How to Inflate an Ebike Tire Without a Pump

How to Inflate an Ebike Tire Without a Pump

July 23, 2021

Many of us have a garage or stand pump that facilitates the ease of pumping tires when at home. But these pumps aren’t portable enough to take out riding with you on the boardwalk or the trail. In the event of any tire-deflating incidents, there are small, portable hand pumps that allow you to pump electric bicycle tires while you’re away from your garage pump.

These hand pumps are a nifty tool you can attach to your ebike or store in a bag without it taking up too much space. Whilst handy, it takes a lot of effort to be pumping electric bicycle tires to their full capacity with one of these when you’re out in the woods; especially if that tire is a flat fat tire! But we’re not here to discuss this, we’re here to tell you how to put air in ebike tires without a pump, and if you’re wondering how to pump a bike tire with a ball pump then we’re also here to tell that it is, unfortunately, not possible; but we have two other options for you!

 

Firstly: A Note on Valves

The first thing to know about how to put air in an ebike tire is that there are two different types of valves on ebike tires. There are Schrader valves, exactly the same as you’ll find on your car tires, and there are Presta valves, which are more common on road bikes. Presta valves are better suited to higher pressures, whilst Schrader valves operate on tires with lower pressures.

Both of these valves have different “heads” on them, meaning that a different nozzle is required to connect either of these with any form of pump. Many ebike pumps fit onto Schrader heads as standard and then the purchase of a cheap adaptor will convert them to work with Presta valves. All Aventon ebikes utilize Schrader valves on their tires.

 

Option 1: CO2 Inflators

Whilst hand pumps were, in the past, the most popular method of pumping up an ebike tire whilst on the trail technological innovation has enhanced the world of the average cyclist providing us with lightweight, hassle-free CO2 inflators. These are lighter weight than hand pumps, and take up much less space in your bag.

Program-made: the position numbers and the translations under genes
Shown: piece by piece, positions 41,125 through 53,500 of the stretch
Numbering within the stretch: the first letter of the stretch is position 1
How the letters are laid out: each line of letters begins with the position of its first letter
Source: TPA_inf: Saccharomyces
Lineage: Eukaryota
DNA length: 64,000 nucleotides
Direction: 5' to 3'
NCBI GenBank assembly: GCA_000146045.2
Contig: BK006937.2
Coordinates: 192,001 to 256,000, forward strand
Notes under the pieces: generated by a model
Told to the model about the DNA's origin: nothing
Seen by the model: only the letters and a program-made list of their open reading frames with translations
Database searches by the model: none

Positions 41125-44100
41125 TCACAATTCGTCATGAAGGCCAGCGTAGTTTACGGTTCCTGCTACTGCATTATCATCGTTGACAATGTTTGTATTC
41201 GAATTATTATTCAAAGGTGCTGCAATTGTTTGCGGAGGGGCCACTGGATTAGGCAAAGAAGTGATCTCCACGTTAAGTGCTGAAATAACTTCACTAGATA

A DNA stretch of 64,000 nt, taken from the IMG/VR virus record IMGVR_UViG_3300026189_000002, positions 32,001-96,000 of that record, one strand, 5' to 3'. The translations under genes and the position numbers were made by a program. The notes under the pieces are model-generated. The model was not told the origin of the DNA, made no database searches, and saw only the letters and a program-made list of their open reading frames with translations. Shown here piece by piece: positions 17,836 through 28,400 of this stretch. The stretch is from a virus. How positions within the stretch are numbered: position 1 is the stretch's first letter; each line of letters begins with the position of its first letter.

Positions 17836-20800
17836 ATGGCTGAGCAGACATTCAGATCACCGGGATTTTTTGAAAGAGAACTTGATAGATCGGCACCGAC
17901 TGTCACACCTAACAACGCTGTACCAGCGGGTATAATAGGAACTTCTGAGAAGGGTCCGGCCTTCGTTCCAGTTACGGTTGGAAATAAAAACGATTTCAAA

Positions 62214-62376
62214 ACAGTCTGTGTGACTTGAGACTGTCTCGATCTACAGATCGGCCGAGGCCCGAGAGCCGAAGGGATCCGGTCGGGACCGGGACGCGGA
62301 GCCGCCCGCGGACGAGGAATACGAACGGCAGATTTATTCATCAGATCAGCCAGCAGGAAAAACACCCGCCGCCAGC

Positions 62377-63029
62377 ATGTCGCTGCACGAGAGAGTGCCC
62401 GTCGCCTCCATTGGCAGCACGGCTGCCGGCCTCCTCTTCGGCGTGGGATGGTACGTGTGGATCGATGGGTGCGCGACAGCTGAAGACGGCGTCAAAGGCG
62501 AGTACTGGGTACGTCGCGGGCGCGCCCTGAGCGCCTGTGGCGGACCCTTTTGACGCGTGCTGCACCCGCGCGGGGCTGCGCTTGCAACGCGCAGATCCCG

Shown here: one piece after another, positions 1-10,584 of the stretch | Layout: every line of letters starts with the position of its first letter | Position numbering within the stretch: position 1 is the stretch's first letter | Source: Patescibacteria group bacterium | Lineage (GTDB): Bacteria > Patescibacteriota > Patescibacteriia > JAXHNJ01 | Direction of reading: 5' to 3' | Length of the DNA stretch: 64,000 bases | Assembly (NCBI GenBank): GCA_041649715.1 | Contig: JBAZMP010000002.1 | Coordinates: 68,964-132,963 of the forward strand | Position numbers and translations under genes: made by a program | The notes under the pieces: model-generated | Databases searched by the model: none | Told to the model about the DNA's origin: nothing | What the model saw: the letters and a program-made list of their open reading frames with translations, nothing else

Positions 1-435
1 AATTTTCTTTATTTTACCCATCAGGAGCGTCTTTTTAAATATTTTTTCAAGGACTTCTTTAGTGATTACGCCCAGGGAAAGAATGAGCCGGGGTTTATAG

If you’re looking for how to put air in electric bicycle tires quickly and easily then these little tools will help you to do just that. They consist of two parts: a CO2 inflator head, which looks like just the top of a hand pump, and a CO2 cartridge. Both of these are available at ebike shops and online.

CO2 inflator heads vary slightly in style and can vary quite a bit in price. These price fluctuations are based on different functionalities. Some have built-in valves which allow you to control the flow of CO2 much more acutely than the other style which are a bit more “plug and play”. When purchasing a CO2 inflator head choose one with functionality that suits your needs, and make sure that it fits the valve which you have on your ebike.

The small CO2 cartridges contain gas under pressure so, whilst they look very tiny, they actually pack a very powerful punch! This is what allows such a small package to fill a whole ebike tire. There are actually two different sizes of CO2 cartridges, 16 and 20 grams. 16-gram cartridges are ideal for road ebike tires as well as regular ebike tires, whilst 20-gram cartridges are best for fat tires and larger, 29 inch, regular tires. Cartridges can either be threaded or unthreaded and you should make sure to purchase the style that suits the CO2 inflator head you purchased.

 

How to Use a CO2 Inflator

There are a few steps to filling a tire with a CO2 cartridge and here’s a step-by-step rundown of how to do it.

NOTE: It is recommended that you learn to use your CO2 inflator at home first, before you get stuck out on the trail with only one or two cartridges i.e. one or two attempts, to get you rolling again. Failing this we do have the manual method, which we’ll explain in a moment, however, for reasons which will become apparent, this is the preferred method.

Step 1

Place the inflator head securely onto the valve of the tire you want to fill.

Step 2

 Insert the CO2 canister into the inflator head. For threaded inflator heads, this means a few turns clockwise with the cartridge, until you hear gas beginning to flow. For unthreaded inflator heads this means that you are going to firmly push the CO2 cartridge into the inflator head to start the flow of air.

Step 3

Allow the tire to fill for 1-2 seconds, and disengage the CO2 cartridge from the inflator head, either by turning it anti-clockwise -for threaded cartridges- or by simply pulling the cartridge out of the inflator head -for unthreaded cartridges.

Step 4 

Make sure the gas is entering the tire by checking to see if the tire has inflated a little. If it was totally flat before then now is the time to ensure that the tire itself is in its proper position on the wheel rim. If all looks good then continue.

Step 5

Place the inflator head onto the valve and allow it to continue filling the tire until it has reached the desired pressure.